This post is written in partnership with Olay. I’m so grateful for brands like Olay that help support me in creating this content.
“Wait…so you take pictures of your outfits in the mirror and then post them the Internet?”
That was not an uncommon question in the early days of blogging. Well, that’s how it all began. Nearly ten years ago, I could have never imagined I’d grow my daily outfits and beauty blog into the small business it is today.
Building a business takes time, dedication, consistency and grit, and sharing your life online comes with as many benefits as it does challenges. Being a small business owner in the online space, especially in an industry that until more recently was relatively unknown or unacknowledged, is a path I never expected to be on.
In nearly a decade of sharing my outfits, favorite beauty products, home decor and personal stories in this online space of mine, I’ve learned a lot about myself. Blogging has taught me some lessons that have deeply affected me, and even the way I parent.
Today I’m sharing five lessons I’ve learned about myself through blogging and what they’ve taught me about overcoming challenges, facing adversity and kindness. These lessons can be applied to many jobs and life circumstances – I hope you enjoy this post!
Stop caring what people think & focus on your why
Why did I start my blog? Because I was living in a new city, didn’t know a ton of people other than my (now) husband, loved fashion, beauty and writing and had a desire to connect with other women. Though my blog is now a business, my why has never changed, my why just has the added benefit of also being a way to support our family.
Sometimes in blogging you’ll get feedback that is mean-spirited or comments that are just plain awful. I can’t tell you how many hours I’ve spent in the past editing posts because I was worried about what people would think or say. As I got further and further into blogging, anonymous criticism grew rampant and I allowed it to control what I wrote. I was always anticipating the next dig or how my words would be twisted and looking back, it was very apparent in my writing that I was over-explaining, each sentence more defensive than the last.
More than two years ago, I completely stopped reading and blocked out all mean-spirited criticism and have allowed myself to simply write the way I want to. I feel happier and my content has never been better, and I know it’s because I’m not walking on eggshells in my own space anymore. Even though I work with brands more often now and run my blog as a business, my why drives me more than ever and that brings me the same level of joy as the day I published my first post.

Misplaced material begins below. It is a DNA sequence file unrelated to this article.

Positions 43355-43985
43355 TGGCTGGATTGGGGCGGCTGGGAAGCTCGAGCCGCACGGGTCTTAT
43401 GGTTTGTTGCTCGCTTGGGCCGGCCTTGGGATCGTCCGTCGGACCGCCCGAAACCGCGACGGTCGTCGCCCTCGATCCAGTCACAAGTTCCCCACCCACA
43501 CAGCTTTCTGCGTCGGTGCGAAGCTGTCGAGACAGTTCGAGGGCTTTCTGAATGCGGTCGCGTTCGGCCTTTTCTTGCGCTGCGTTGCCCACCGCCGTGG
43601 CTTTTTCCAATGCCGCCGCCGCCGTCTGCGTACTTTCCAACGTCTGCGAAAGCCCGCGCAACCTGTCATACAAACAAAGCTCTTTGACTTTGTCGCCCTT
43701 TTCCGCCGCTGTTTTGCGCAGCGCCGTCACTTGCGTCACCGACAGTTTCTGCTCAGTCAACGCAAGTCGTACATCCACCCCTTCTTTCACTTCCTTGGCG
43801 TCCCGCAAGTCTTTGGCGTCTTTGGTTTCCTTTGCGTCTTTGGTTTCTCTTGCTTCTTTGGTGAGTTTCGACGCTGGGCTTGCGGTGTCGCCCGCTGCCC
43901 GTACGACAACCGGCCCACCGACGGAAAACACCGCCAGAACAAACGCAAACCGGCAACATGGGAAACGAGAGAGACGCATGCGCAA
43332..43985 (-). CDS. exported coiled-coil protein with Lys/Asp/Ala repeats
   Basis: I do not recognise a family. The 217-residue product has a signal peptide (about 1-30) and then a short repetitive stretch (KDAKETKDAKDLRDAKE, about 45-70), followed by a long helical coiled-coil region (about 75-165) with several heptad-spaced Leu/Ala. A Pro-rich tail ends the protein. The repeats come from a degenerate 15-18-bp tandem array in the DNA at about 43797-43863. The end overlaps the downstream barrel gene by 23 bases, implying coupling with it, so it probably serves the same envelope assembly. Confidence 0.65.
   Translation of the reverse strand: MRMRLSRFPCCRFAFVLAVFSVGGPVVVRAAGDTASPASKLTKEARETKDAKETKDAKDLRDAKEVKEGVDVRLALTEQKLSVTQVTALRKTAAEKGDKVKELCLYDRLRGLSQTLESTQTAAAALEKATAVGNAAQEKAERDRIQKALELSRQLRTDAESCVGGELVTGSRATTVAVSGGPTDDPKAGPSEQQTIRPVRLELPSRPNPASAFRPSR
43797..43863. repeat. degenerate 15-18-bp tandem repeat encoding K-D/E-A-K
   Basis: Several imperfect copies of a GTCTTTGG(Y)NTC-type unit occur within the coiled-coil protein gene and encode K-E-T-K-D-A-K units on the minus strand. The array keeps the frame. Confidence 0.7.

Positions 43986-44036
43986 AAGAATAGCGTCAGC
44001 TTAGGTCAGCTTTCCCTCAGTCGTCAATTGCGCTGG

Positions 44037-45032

Let criticism drive you, not drain you
It can feel really daunting to deal with the influx of opinions and judgments we face from others in our lives, as well as perfect strangers. I used to let other people’s comments and opinions eat away at me and fuel my anxiety, but learning to shut this noise out is not only necessary, but it’s also one of the kindest things you can do for yourself.
No one would accomplish their goals if they let the naysayers determine their destiny. Something I’m really proud of is that I’ve continued to grow and rise above the negativity the online world can bring by channeling my energy into this space and continuing to write and publish content I love.
It’s not easy and it takes time to use criticism as a motivator when it’s intended to be a downer. But always remember, nothing is more satisfying than growing something you created from the ground up and watching it blossom into something you never thought possible. Don’t let anyone take that away from you with their words.
Focus on those who are supporting you
It’s so easy to fall into the trap of complaining and focusing on the negative (we’re all guilty of this at times). A lesson that took me a long time to learn is that my energy is better spent and I’m better served as a human being, by focusing on the people who are HERE FOR IT. The people who have followed along since I hit publish on my first post, started a new job, and gave birth to each of my children. The people I DM with on a regular basis on Instagram. The people who take time to watch my stories, leave a comment or send me an email about a blog post I wrote.